A drug dealer from Boston who used weapons to protect himself has been sentenced to 35 months in prison by Lincoln Crown Court.
Matthew Ackroyd, described as a street dealer, was twice found with drugs on him after he was stopped by police in his home town of Boston.
Phil Howes, prosecuting, said that Ackroyd initially attracted suspicion after he was spotted by a CCTV operator who reported suspicious behaviour in Lawrence Lane, Boston.
The matter was passed on to police who followed Ackroyd to Church Close in the town.
The car Ackroyd was driving had no insurance or valid MoT certificate and a syringe was found on the passenger seat.
More drugs were found in the car including loaded syringes and weapons including a pepper spray, a knife and a knuckleduster were recovered by officers.
Mr Howes said “Ackroyd was handcuffed because of his erratic behaviour. When a syringe was found under the driver’s seat he claimed he had been stitched up.”
Messages found on two mobile phones indicated that Ackroyd was involved in drug dealing.
Ackroyd was bailed following the incident on 22 October but three months later was arrested again in King Street, Boston, after his car was involved in a collision with another vehicle.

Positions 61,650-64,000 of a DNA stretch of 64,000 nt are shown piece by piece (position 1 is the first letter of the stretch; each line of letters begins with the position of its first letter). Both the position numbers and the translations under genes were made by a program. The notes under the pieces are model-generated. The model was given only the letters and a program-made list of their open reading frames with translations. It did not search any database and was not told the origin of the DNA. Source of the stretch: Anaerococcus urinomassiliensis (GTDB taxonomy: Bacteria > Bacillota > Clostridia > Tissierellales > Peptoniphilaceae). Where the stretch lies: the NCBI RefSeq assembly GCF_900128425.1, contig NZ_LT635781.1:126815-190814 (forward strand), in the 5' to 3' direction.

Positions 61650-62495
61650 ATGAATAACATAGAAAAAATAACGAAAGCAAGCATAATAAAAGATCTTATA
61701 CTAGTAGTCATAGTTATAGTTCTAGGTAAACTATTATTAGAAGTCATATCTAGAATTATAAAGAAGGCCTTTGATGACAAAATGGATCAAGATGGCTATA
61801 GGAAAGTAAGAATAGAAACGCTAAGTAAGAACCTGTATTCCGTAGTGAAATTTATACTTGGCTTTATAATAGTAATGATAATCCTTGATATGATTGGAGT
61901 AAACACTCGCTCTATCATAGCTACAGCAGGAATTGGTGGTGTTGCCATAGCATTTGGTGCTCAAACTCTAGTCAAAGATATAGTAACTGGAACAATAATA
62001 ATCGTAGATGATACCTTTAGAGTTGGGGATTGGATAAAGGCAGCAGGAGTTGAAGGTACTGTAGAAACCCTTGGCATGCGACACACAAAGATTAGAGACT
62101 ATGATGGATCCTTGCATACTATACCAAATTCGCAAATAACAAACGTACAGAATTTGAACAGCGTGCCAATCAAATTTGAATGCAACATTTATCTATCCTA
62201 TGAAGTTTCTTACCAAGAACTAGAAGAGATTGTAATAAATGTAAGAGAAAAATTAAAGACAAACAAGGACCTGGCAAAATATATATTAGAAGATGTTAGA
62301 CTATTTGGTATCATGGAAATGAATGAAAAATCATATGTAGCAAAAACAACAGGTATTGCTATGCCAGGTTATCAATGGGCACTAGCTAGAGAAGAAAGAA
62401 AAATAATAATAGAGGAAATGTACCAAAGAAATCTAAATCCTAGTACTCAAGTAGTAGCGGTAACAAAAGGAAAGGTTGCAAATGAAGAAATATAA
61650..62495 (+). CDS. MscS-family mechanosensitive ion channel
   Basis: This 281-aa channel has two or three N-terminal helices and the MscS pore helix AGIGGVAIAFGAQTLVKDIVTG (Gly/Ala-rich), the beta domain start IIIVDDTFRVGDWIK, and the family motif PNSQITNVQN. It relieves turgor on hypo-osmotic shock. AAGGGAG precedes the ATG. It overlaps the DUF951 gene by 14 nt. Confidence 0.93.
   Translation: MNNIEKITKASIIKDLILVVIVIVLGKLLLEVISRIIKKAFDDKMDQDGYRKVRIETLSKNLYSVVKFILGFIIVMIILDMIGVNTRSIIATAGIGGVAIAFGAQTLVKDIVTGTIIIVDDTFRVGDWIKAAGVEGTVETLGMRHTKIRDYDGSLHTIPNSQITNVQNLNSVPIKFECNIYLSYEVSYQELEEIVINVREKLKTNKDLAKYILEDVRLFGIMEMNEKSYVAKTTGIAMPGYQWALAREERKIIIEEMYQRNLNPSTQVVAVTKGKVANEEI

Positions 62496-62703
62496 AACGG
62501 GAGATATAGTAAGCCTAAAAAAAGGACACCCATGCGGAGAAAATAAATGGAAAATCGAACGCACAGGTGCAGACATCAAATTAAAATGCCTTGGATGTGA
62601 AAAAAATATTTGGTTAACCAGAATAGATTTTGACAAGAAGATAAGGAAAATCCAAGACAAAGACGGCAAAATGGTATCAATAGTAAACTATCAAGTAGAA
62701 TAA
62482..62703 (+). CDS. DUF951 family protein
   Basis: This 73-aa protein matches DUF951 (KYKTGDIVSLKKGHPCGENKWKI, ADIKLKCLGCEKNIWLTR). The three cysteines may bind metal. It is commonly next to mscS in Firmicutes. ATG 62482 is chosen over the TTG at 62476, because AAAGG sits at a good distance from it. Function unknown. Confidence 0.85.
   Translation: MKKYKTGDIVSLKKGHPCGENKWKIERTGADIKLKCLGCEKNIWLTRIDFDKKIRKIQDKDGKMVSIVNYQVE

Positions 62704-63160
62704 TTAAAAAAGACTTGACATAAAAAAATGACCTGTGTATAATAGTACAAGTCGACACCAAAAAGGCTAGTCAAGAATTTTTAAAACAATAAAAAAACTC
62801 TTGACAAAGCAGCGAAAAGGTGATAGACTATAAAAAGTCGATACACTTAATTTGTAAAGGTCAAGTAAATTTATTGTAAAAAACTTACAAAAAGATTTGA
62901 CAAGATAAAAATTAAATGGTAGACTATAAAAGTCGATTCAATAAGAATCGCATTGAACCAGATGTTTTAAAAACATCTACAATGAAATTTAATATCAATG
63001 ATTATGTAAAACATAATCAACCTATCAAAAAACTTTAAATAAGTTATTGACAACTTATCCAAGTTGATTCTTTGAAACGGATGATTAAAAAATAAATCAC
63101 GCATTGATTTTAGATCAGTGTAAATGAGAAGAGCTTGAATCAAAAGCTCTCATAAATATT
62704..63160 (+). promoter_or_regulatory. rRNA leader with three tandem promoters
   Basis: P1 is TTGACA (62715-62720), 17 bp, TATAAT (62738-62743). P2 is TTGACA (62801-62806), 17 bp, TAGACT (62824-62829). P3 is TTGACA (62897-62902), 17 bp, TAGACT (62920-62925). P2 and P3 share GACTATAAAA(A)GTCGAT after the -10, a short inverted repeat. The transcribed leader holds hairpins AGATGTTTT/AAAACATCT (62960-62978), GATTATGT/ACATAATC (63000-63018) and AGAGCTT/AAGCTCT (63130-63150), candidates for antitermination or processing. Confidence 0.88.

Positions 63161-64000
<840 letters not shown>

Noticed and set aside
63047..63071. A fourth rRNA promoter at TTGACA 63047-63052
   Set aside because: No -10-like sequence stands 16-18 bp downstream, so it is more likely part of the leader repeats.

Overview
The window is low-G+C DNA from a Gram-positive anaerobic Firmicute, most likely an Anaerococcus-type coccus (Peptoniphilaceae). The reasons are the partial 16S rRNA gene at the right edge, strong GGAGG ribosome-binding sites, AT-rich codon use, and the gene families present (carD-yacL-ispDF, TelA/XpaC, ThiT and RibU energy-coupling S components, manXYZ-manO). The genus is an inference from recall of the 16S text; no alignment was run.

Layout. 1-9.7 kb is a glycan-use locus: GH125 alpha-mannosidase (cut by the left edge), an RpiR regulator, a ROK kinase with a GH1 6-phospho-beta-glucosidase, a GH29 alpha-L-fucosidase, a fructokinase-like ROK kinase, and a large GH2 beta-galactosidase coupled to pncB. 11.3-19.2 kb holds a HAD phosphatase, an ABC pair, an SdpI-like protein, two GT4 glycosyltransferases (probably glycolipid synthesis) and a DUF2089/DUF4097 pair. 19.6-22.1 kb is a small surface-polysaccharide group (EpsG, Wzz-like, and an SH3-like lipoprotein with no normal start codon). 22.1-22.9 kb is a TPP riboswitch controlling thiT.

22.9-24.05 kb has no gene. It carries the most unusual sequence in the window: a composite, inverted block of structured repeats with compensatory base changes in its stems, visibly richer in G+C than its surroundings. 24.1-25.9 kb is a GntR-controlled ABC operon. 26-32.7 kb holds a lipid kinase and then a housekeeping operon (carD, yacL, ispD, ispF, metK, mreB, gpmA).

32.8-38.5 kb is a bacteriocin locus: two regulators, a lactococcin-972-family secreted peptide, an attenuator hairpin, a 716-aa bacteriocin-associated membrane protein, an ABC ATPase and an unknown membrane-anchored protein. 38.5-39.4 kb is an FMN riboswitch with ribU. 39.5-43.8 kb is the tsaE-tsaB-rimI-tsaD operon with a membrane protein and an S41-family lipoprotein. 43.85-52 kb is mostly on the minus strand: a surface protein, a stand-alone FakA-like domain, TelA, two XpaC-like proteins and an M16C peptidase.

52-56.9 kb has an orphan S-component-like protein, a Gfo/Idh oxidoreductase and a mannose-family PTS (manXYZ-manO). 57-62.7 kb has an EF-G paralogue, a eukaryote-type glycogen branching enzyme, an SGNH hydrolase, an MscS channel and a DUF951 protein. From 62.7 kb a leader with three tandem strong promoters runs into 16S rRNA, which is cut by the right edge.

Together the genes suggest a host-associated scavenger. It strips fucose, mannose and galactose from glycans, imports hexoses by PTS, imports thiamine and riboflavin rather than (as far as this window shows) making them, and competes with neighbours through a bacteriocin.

Quantities of amphetamine, M Cat and heroin were discovered in his car along with other weapons.
Then in June officers went to an address in Boston to arrest Ackroyd and found him in possession of an illegal stun baton.
Ackroyd, 36, of Church Close, Boston, admitted supplying mephedrone, two charges of possession of drugs with intent to supply and five charges of illegal possession of drugs.
He also admitted two charges of possessing an offensive weapon, two charges of possession of a bladed article in a public place and two charges of possession of a prohibited weapon. He also admitted breach of bail by failing to appear before the Crown Court on an earlier occasion.
He was jailed for a total of 35 months.
Andrew Vout, in mitigation, said that Ackroyd turned to drugs following the break down of a long-term relationship.
“He was thrown out of the family home, stayed with friends and started dabbling with drugs.
“He then lost his job. From dabbling with a bit of M Cat he was then on heroin which became an overwhelming problem to deal with.
“He quickly found he was significantly in debt to those he was buying drugs from and there was pressure to repay those debts.
“After his first arrest, he received threats for not repaying his debts. He was constantly looking over his own shoulder.
“The threats are the explanation as to why he had the various weapons with him. He accepts he should have sought help from lawful sources but he thought he could handle the situation.
“He is sorry. He knows he has made a mess of things but he is not the sort of person who is habitually before these courts. He is keen to put all this behind him and get on with his life.”